Monday, March 30, 2015

March Monday Magenta Madness

"Alphabet Rooster" 16x16 mixed media on canvas panel
I am seeking.
I am striving.
I am in it with all my heart.
Vincent van Gogh

Happy Monday (and van Gogh's birthday) everyone! My trip around the color wheel continues with red violet (or magenta) as my color inspiration this morning.

At first I thought the red-violet color (magenta was my favorite childhood Crayola crayon) would work well as a spring floral subject such as tulips but pretty quickly this colorful rooster emerged. 
They say if you like red-violet that you are balanced (it’s a cool and warm) and like to surround yourself with creative stimulation.

Every time I paint a rooster or chicken for an art show or festival they are good sellers too. So I always paint one for good luck. Painting the tail is my favorite part!

FYI, typically for my oil paintings I prefer linen canvas. But for mixed media paintings I recommend working on a harder flat panel especially if you don’t need a really large stretched canvas.  I think it’s much easier to “attack” with collage, layer, glaze, stamp, stencil, draw, scrape, spray, drip, splatter, etc.

If this process sounds hands on and physical—it is. It’s one of reasons I still enjoy working with mixed media from time to time —it’s a very energizing painting work out!  (P.S. I often stand for hours so an anti-fatigue mats really helps the feet, back, etc. You can find just about any size mat at Uline.)

On a supply note, I’ve been using flat canvas panels (such as a Fredrix) but a gesso panel (such as Ampersand) or heavy illustration board with a few coats of gesso would work great too. And thank you Vincent for your continued color inspiration!

Friday, March 27, 2015

Mixing it up in the Studio

"Love Nest" 16 x 16 acrylic mixed media (on hold for Summer Art Market)
There are colors which cause each other to shine brilliantly, which form a couple which complete each other like man and woman. Vincent van Gogh

Van Gogh's birthday is this upcoming Monday (March 30) so that was my quote choice today. (Did you know you can read (or search) all of Van Gogh's letters archived online in this wonderful resource?)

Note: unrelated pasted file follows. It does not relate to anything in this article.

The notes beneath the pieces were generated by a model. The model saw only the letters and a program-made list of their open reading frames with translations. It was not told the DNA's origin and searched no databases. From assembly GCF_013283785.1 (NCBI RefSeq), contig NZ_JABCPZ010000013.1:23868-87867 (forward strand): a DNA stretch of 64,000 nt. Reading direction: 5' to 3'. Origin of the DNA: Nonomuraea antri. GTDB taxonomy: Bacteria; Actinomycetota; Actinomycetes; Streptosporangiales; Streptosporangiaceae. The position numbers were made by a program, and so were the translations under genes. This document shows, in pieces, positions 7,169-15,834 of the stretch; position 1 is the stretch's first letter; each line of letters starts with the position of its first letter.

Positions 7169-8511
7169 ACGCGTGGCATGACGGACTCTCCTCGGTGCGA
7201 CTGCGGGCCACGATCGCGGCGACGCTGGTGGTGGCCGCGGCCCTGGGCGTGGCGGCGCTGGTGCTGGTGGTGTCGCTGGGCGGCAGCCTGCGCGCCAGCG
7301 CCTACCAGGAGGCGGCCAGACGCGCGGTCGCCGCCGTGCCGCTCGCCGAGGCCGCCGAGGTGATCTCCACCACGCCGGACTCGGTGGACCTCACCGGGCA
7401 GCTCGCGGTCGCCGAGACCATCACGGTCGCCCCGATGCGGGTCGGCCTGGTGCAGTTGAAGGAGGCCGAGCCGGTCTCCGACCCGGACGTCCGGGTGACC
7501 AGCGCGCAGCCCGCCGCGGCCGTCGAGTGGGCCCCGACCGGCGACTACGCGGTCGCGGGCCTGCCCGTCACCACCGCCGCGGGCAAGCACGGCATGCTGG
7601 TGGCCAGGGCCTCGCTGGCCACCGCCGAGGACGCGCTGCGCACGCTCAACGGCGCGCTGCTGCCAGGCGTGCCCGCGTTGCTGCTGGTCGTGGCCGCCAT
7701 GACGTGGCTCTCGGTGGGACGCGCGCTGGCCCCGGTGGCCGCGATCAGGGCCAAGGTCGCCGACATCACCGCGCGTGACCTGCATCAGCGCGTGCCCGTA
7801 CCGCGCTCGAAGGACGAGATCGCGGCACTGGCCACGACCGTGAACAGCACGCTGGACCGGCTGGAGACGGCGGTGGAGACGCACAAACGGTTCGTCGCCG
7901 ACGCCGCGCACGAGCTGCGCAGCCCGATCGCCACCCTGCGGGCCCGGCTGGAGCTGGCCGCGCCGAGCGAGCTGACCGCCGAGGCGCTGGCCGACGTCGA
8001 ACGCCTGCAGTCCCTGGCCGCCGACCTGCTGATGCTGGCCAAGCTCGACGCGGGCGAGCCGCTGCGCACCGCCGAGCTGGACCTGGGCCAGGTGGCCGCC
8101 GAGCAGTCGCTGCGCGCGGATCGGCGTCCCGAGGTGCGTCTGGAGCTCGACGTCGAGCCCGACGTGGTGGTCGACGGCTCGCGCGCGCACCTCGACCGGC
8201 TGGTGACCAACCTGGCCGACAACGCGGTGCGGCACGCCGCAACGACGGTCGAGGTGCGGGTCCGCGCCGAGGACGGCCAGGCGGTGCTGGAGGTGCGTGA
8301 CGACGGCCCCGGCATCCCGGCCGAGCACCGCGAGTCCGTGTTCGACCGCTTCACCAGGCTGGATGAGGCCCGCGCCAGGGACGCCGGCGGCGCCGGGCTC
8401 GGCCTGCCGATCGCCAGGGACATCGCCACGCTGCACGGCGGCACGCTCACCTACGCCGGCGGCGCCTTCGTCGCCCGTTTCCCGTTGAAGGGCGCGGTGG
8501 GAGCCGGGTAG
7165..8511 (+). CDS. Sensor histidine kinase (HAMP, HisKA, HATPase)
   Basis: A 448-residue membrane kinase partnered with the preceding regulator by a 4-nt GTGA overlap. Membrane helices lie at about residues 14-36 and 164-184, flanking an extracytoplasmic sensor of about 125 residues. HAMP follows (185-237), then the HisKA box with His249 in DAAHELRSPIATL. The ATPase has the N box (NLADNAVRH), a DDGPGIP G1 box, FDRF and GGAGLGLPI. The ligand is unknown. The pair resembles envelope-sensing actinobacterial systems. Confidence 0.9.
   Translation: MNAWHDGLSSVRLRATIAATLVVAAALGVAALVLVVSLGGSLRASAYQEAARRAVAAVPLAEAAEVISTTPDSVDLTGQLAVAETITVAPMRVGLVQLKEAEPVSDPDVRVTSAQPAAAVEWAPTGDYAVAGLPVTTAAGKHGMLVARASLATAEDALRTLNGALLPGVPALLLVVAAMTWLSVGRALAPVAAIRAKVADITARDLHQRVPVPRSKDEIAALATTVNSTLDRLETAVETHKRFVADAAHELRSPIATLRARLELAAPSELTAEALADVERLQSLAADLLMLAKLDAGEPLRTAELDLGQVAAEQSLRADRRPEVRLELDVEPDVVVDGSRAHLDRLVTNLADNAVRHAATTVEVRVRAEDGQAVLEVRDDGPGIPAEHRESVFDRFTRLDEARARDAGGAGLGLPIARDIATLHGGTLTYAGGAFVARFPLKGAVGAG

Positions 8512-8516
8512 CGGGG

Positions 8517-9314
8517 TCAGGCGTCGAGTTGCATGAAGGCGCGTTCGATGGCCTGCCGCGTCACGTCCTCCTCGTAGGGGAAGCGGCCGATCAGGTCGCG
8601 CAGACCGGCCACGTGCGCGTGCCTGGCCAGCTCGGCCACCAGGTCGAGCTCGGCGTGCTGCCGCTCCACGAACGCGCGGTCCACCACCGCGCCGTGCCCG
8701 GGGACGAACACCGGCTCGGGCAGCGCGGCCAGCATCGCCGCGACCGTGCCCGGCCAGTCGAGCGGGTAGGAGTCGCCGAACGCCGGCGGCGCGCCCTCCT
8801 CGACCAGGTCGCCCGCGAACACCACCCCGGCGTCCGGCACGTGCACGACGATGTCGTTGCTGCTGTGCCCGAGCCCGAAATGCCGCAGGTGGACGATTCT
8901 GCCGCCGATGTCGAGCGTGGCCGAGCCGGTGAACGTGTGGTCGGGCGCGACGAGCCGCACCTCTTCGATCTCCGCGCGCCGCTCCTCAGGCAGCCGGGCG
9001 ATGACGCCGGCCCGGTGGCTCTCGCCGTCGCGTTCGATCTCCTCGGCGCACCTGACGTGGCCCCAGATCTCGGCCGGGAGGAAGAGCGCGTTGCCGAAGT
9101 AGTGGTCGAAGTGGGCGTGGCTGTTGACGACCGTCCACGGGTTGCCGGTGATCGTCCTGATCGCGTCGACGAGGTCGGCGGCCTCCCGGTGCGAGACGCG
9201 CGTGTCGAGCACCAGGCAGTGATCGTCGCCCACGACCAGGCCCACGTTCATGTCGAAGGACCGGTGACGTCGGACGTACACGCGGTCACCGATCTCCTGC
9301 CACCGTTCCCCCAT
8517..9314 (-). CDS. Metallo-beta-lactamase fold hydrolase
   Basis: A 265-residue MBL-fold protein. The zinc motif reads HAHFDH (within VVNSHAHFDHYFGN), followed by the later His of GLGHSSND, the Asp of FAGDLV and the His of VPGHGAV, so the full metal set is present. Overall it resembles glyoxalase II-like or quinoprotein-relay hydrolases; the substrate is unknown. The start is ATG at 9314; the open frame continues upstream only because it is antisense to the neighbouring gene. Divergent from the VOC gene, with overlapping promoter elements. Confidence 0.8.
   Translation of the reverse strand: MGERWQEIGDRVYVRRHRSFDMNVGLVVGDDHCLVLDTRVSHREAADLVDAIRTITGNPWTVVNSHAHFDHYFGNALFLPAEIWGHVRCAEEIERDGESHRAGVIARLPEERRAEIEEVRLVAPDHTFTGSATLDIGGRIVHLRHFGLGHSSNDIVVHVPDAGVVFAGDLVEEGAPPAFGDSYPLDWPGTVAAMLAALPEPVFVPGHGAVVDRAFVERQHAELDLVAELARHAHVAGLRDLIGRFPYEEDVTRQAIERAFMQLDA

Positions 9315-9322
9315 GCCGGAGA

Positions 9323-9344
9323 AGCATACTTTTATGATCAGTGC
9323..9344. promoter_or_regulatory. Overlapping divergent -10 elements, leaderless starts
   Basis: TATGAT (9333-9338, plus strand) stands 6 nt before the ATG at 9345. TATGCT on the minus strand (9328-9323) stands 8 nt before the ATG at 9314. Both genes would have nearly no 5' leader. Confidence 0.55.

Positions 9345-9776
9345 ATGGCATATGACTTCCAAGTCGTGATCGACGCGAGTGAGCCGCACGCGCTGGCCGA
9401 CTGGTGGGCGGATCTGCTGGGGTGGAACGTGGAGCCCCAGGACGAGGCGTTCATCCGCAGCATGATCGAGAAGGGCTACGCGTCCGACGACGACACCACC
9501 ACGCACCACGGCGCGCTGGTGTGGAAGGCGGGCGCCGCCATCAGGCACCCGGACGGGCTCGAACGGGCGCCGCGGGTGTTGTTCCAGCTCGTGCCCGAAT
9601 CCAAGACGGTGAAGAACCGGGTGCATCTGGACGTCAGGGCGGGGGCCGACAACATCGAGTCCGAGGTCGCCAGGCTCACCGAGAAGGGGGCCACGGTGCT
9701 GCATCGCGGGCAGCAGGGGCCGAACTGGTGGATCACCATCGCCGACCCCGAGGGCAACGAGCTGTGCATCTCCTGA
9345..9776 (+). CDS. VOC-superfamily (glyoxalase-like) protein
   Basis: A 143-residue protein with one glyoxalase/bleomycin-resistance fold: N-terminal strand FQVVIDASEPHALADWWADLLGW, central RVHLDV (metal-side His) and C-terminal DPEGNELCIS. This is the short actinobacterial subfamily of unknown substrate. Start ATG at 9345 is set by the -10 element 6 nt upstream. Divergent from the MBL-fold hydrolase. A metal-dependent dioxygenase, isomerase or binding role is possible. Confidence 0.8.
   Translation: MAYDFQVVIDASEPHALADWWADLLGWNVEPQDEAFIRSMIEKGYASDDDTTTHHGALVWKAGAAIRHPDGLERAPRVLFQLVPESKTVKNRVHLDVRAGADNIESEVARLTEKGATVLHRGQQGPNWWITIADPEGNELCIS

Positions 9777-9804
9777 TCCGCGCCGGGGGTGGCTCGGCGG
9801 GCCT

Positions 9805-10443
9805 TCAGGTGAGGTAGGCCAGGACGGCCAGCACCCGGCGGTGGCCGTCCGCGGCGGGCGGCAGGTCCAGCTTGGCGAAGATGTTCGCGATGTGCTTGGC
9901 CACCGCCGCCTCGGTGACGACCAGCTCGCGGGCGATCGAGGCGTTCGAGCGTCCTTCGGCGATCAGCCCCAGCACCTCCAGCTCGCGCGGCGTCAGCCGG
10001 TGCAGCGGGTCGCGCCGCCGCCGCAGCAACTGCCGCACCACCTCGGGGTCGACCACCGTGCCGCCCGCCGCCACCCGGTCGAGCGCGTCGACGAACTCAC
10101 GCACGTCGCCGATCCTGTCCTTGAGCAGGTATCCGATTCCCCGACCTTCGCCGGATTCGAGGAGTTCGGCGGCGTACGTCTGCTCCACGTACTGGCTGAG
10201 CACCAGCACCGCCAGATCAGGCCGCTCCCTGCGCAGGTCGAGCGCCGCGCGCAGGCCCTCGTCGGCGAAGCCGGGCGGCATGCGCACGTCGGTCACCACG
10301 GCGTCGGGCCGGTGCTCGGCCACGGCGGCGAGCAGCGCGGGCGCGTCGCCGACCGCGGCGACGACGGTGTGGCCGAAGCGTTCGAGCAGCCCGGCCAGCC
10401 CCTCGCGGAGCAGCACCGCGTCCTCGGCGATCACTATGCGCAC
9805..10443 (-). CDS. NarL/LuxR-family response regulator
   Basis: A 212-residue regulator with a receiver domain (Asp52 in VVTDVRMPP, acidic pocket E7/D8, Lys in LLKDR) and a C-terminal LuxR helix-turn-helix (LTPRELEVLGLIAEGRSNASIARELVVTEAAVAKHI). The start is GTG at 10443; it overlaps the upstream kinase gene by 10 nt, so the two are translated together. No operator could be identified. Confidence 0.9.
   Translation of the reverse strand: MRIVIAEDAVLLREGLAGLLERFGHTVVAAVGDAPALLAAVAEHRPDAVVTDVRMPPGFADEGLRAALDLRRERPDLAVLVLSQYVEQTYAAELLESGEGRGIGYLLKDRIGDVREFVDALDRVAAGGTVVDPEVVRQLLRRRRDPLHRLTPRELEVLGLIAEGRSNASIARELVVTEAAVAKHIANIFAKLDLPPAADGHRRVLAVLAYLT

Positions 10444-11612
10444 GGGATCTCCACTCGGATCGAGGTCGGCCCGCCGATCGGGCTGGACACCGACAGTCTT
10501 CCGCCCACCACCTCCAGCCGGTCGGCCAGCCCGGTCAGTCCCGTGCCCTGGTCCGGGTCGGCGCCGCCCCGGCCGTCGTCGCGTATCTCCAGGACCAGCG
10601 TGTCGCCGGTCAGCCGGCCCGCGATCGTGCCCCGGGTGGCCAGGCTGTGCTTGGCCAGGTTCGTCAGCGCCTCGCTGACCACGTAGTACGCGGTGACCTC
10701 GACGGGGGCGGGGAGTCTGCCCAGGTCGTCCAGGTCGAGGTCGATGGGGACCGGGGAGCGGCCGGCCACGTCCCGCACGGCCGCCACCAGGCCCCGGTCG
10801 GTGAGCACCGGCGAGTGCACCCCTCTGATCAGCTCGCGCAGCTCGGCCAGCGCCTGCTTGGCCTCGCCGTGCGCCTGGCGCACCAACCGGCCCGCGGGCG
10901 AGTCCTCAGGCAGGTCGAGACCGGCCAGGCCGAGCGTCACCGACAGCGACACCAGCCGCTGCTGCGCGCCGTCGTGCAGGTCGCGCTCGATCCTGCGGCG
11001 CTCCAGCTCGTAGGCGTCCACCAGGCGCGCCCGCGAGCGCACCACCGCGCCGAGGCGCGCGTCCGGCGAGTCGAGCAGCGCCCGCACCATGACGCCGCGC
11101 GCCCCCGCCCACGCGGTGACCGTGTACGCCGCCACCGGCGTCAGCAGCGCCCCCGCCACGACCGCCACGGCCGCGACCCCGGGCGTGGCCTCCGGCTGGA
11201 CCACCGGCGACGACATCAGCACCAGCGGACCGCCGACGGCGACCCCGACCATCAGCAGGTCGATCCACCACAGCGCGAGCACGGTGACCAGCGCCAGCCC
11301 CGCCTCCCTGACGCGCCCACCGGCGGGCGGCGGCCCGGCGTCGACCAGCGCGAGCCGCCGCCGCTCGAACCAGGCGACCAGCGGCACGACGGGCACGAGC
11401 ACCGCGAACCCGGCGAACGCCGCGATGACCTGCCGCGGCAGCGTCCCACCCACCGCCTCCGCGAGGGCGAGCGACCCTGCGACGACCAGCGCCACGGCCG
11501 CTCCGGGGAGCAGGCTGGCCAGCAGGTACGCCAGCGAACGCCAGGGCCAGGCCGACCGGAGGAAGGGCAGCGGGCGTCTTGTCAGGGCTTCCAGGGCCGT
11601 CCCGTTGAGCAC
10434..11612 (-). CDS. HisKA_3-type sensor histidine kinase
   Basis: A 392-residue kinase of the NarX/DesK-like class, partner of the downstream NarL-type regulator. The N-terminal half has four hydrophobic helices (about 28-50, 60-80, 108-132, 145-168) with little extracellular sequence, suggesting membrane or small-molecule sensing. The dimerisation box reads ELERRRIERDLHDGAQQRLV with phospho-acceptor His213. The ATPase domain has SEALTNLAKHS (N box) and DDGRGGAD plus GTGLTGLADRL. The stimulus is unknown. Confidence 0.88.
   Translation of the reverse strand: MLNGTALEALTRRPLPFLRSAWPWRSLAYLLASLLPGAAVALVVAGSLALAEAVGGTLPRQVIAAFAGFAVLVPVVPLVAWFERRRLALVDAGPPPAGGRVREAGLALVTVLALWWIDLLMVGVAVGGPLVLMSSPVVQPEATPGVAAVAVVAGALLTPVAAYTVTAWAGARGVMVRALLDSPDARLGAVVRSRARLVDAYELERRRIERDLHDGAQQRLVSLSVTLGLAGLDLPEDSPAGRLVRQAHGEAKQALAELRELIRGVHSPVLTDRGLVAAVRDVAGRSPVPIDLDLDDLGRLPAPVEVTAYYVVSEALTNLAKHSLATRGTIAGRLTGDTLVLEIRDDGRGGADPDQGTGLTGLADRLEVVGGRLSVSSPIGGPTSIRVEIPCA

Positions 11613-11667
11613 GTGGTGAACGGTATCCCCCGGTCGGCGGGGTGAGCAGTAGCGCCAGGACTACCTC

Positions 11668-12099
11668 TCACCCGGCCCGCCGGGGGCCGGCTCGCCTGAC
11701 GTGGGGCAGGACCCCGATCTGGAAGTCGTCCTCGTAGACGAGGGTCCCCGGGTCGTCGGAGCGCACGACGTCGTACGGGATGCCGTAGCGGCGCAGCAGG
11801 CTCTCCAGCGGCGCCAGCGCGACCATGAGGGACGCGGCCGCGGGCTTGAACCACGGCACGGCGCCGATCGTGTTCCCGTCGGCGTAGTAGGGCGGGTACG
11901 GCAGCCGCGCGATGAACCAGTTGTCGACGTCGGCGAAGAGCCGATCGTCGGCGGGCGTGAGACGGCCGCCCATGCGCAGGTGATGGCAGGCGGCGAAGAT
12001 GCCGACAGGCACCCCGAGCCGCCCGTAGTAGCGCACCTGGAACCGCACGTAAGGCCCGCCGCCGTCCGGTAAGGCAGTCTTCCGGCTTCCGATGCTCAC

Given his love of color, I think Vincent would approve of my painting goal this week. Which is 12 paintings each with a dominant color working around the color wheel. My initial plan was to go in chroma order but as you know a painting often takes you by surprise and so I let the main color emerge as I worked on it.
"Dream Tree" 16x16 acrylic mixed media (on hold for Summer Art Market)
"Bloom to Grow" 16x16 acrylic mixed media (on hold for Summer Art Market)
 My previous post was Green and Blue Green. Today I'm posting Yellow Orange (one that I really ended up loving), Violet, and Red (a strong hue so that was a challenge.)

Mixed media/acrylic paintings are perfect for this “exercise” because they dry quickly and are easy to change on the fly. It’s probably my favorite aspect of working with acrylics. FYI, most of my paintings from now until June will be available at the Summer Art Market: June 13 & 14. I like to have lots of inventory for SAM collectors who are so loyal to this wonderful event.

For more info about my Denver art classes or upcoming painting workshops please visit the Scarlet Owl Studio website.   Thanks and have a colorful spring week!

Tuesday, March 24, 2015

Colors by the Dozen

"Lucky Me" 12x12 acrylic and mixed media on canvas panel

“Gather the best you have to offer and create a heartfelt, prosperous life full of purpose.”
Gail McMeekin

Happy first week of spring everyone! I was thinking about my upcoming color workshop this week and decided to try a series of 12 mixed media/abstract paintings that feature each hue on the standard color wheel. 

In honor of St. Patrick’s Day last week I began with green and green-blue. For more interest and challenge I also sprinkled in in some complementary colors and “spice” colors (as mixed media artist Robert Burridge calls them) rather than painting purely monochromatic.
"Look at Me" mixed media and acrylic on canvas panel
One hears all the time that you need a “play day” or if you have time “play week” in the studio. That sounds awesome but I often think I just can’t afford that kind of luxury...